Frequently, we hear about the very obvious political aspects of the Movement, such as marches, voter registration initiatives, voting and protests, but there were many other aspects-- personal attributes-- that accompanied being active that helped one accomplish grassroots initiatives, for instance, listening, being down to earth, truthful, committed, strong. Of additional importance is gathering support by local leaders and assisting them, learning the environment, sharing knowledge, developing new information, new educational links, such as Head Start and freedom schools, and getting buy in from the community. Men, women and children were a very important part of that grass roots movement socially, culturally, politically and educationally.
Doris Derby interview with Shirley Read, 2019
Walking as protest shifted consciousness and was a turning point in the Civil Rights movement, galvanising national and international public support. Photographers documented this process of bringing about change. The organisers of the 1965 Selma to Montgomery marches are pictured together in a group portrait by Steve Schapiro before the event. Danny Lyon photographed Dr Martin Luther King, Jr. as he prepared to speak at the funeral for four young girls killed in the bombing of the 16th Street Baptist Church in Birmingham in 1963.
Many of the artists in this exhibition were part of the Civil Rights movement in Alabama as participants or witnesses. To use W.E.B. Du Bois’ phrase in The Souls of Black Folk, civic action, protest and marches lifted the veil on submerged aspects of Southern life including artistic practices. Some artists, like Thornton Dial, were directly inspired by Civil Rights imagery and themes. Others, like Emmer Sewell, felt emboldened to make and display work in their yards.
A pilgrimage of black and white citizens from across the United States travelled to the South to register voters, to march and to bear witness through photography. During this period, Danny Lyon photographed Doris Derby as a young activist. Derby went on to document the enormous efforts by Civil Rights workers to teach women skills like reading, writing and maths. Derby’s images show quilting collectives, farming co-operatives and rural health initiatives. Alongside Derby, a number of other African-American photographers such as Gordon Parks and Ernest Withers, made images which provided an African-American perspective on events.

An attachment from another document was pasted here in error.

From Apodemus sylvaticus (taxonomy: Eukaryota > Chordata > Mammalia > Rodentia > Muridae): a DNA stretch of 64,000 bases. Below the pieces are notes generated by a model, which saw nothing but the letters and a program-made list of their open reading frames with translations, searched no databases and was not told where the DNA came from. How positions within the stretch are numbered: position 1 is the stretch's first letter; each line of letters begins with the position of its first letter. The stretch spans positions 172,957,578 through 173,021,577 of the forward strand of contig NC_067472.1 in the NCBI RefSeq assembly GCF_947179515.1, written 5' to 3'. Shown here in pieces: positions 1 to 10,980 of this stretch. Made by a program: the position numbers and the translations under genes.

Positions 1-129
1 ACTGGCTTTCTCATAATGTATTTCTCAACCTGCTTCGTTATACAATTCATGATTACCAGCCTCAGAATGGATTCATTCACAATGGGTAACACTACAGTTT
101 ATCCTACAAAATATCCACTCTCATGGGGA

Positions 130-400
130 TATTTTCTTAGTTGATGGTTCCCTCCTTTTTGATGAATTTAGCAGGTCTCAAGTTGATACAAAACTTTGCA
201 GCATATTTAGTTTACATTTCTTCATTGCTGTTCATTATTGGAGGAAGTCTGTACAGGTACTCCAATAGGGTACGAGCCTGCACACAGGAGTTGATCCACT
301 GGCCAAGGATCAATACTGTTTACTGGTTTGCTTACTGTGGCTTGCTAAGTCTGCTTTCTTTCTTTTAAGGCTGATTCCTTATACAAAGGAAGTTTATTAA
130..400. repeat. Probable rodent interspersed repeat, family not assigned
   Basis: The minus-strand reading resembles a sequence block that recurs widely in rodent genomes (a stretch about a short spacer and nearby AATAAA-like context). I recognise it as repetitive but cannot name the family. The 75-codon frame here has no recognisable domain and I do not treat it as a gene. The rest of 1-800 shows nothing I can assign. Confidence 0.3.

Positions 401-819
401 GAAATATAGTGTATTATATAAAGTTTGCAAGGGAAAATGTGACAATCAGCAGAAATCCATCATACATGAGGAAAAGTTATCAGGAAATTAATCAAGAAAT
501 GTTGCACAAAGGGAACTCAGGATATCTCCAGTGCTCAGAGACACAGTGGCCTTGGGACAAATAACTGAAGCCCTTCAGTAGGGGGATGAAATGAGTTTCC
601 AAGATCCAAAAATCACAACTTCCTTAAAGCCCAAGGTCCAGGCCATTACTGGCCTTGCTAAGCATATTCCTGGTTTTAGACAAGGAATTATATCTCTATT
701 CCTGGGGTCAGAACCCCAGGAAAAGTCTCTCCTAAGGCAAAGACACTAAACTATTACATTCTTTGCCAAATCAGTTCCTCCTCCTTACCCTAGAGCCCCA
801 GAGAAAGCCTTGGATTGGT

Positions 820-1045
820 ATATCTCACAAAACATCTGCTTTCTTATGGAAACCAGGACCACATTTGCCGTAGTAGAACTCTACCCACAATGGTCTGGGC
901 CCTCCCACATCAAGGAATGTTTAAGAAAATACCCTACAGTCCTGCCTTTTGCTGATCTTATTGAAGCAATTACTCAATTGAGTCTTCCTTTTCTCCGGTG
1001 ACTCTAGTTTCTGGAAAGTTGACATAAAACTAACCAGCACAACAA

The tradition of walking as protest in our present moment is shown in Sheila Pree Bright’s powerful images of the Black Lives Matter movement.
Baby Suggs takes on the slow-paced task of stitching together a quilt. She wants to stay home and think about colors “that don’t hurt anybody” after her time as an enslaved woman on a Kentucky plantation.
Kneeling in the keeping room where she usually went to talk-think it was clear why Baby Suggs was so starved for color. There wasn’t any except for two orange squares in a quilt that made the absence shout. The walls of the room were slate colored, the floor earth-brown, the wooden dresser the color of itself, curtains white, and the dominating feature, the quilt over an iron cot, was made up of scraps of blue, serge, black, brown, and gray wool—the full range of the dark and the muted that thrift and modesty allowed. In that sober field, two patches of orange looked wild — like life in the raw.
Toni Morrison, from ‘Beloved’, 1987
Gee’s Bend is a small community located on a former plantation in Alabama. It lies on a spit of land surrounded by the Alabama River. This deeply rural community has become world famous for their unique hand-made quilts created by women for their own use and gradually recognised and collected by outsiders.